VICUS.COM (19 July 2000) -- Mrs. Martin is an elderly resident in a
nursing center who suffers from dementia
and Alzheimer's disease. She refuses to permit any of the staff to touch her, and
she will not eat her breakfast. She is agitated, disruptive and
generally a difficult person for the overworked staff to deal with.
On this day, Michael W. Smith, who is a Reiki (pronounced
"ray-key") master and practices Reiki at the Women's Place
at Carroll County General Hospital in Westminster, Md., is
making his weekly visit to the center and is asked by the staff to
visit with Mrs. Martin.
As he walks into her room he sees an agitated woman who claims that
"the spirits are talking to her" and says that she will die
in two hours.
Smith visits the center each week and makes his services as a Reiki
master available to the residents and staff. He spends from five to 20
minutes with each person, giving Reiki treatment. The response is
often impressive. As described by Smith, "I've seen people with
Alzheimer's disease go from being upset or in discomfort from pain to
being able to sleep or relax for the rest of the day."
He introduces himself to Mrs. Martin, holds her hand and begins to
administer Reiki. After a while, Mrs. Martin says that she can feel
his hands becoming warm and asks what he is doing.
Smith finds that people with Alzheimer's disease are able to sense
that something is happening during the Reiki treatment. He explains to
Mrs. Martin that through the Reiki treatment he is sending energy to
her. This energy can be viewed as universal energy or energy from God.
But most importantly, it is energy that is being sent to help her.
When the treatment ends, Smith says goodbye and leaves the room to
work with other patients. Later in the day, a nurse comes up to him
and thanks him for his help. Mrs. Martin has ordered chicken for lunch
and is letting the staff cut her hair. Through Reiki, he was able to
make a small but important enhancement in the quality of life for a
distressed elderly lady.
"Conceptually," according to Smith, "your body is
like the receiver in a television. We each have the ability to tune in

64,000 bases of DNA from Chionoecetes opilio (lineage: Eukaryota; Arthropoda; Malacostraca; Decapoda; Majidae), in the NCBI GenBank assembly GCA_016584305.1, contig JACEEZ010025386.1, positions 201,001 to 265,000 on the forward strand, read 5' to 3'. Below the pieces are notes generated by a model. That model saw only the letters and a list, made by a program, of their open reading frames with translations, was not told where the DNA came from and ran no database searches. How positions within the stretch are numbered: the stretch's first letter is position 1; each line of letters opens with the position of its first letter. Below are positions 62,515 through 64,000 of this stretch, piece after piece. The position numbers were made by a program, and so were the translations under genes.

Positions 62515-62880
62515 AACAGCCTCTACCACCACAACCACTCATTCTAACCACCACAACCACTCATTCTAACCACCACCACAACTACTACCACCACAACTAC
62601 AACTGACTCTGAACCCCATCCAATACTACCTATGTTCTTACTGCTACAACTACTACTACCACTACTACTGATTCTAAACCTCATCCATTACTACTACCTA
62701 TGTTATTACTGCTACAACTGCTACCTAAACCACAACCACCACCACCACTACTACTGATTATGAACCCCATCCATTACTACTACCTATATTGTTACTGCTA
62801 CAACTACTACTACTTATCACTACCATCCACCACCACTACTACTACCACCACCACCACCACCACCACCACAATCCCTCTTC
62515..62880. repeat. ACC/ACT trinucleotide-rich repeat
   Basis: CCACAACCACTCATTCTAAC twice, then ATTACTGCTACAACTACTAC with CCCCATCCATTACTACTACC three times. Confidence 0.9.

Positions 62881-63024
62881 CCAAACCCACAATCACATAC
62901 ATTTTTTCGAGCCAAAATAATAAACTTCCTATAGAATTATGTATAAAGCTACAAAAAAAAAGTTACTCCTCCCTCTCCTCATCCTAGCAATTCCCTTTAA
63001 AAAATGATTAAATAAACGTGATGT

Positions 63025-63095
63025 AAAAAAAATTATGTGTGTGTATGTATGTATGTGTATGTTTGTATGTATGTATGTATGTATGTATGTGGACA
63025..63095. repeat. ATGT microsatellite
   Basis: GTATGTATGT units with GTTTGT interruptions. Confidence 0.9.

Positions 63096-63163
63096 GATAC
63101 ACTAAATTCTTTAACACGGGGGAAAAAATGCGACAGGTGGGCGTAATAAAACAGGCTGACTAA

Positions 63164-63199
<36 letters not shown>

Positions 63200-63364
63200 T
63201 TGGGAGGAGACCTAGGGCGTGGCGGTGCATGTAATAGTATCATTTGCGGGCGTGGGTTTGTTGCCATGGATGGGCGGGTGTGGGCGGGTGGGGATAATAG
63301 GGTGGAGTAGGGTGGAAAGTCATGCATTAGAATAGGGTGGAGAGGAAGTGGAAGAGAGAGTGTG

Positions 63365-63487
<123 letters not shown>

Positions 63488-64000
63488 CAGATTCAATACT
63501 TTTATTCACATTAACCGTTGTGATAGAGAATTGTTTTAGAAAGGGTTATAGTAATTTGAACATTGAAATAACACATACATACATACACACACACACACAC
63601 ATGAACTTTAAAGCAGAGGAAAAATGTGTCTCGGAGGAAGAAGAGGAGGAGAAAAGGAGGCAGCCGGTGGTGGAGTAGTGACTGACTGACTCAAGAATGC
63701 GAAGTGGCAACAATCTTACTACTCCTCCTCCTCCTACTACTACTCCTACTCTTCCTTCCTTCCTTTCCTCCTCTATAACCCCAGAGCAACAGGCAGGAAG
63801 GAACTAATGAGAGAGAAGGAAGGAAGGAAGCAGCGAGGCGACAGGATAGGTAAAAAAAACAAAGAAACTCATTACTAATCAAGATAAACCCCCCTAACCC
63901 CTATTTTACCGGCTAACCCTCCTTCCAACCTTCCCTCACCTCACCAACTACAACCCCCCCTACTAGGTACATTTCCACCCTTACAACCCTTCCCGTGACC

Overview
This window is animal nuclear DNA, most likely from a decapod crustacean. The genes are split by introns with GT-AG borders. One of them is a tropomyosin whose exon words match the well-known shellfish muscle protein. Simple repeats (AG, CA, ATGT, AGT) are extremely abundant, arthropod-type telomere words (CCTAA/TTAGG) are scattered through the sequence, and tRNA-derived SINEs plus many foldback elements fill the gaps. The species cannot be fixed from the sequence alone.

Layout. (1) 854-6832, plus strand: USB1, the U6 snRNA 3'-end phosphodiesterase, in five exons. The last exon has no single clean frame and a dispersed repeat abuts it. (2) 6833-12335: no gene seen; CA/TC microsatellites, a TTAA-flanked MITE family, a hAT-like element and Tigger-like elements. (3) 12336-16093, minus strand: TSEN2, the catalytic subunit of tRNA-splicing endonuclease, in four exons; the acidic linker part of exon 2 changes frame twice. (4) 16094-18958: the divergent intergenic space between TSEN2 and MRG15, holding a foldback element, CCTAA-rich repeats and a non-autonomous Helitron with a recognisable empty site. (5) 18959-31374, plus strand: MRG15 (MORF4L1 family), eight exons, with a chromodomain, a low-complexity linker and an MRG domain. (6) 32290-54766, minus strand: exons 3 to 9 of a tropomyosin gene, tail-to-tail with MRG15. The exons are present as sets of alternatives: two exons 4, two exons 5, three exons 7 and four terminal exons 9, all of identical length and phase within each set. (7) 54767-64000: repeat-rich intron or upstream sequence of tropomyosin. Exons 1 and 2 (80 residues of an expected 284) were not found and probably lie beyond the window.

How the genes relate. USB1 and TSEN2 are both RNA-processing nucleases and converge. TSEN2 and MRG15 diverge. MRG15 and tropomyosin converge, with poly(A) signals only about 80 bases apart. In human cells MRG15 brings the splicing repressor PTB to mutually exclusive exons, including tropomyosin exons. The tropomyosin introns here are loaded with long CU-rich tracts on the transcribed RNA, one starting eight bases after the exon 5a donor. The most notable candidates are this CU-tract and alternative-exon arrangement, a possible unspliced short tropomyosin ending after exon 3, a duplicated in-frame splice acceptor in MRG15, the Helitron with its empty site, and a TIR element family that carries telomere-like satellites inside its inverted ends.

channels or energy sources, which can take the form of tension or
calm, among other things. Through Reiki, it is possible to become more
sensitive to these surrounding energies. Then, by touching somebody
(or yourself) in certain areas, it is possible to administer a Reiki
treatment and transfer this energy to the person being treated."
In general, periods of stabilization and a sense of peace and calm
follow Reiki treatments. Relief from pain, anxiety, dyspnea (shortness
of breath) and edema (collection of fluid under the skin) may also
occur. When death is imminent, Reiki may help the person to enjoy the
last days of life (Bullock, 1997).
Reiki vs. therapeutic touch vs. massage
In therapeutic touch, it is necessary for the person giving the
treatment to first become balanced and grounded. "They almost go
into an altered state," says Smith.
Then, the energy is sent from the therapist to the person being
treated. "In Reiki, a simple attunement causes you to be
'balanced' at all times," he continues, "and uses the
chakras in your body to pick up energy."
The theory behind Reiki is that your body emits and receives energy
through a system called "chakras." Chakras become
"clogged" at times, and with Reiki the attunement permits
the Reiki practitioner or master to clear the chakras and for the
person receiving the treatment to take in the helpful energy.
Reiki differs from
massage in that it is accomplished through light touch. Reiki can also
be administered using no physical contact. No rubbing, pushing or
massaging is used in Reiki, which can be an advantage in the elderly
or when working with babies.
Areas of application
Mrs. Martin is an example of an elderly person with dementia who
was helped through Reiki. Others who may benefit include people with
headache, backache or arthritis. The application of Reiki as a
complementary therapy for cancer has also created interest.
Most of the benefits reported with Reiki are based on the personal
experiences of those who receive treatment and those who administer
Reiki. However, one researcher who explored the usefulness of Reiki in
conjunction with opioid therapy to treat pain caused by a variety of
reasons, including cancer, reported a statistically significant
reduction in pain following Reiki treatment (Olson and Hanson, 1997).
Russo Jr., Pharm.D., is senior vice president of medical
communications at Vicus.com. He is a pharmacist and medical writer
with more than 20 years of experience in medical education.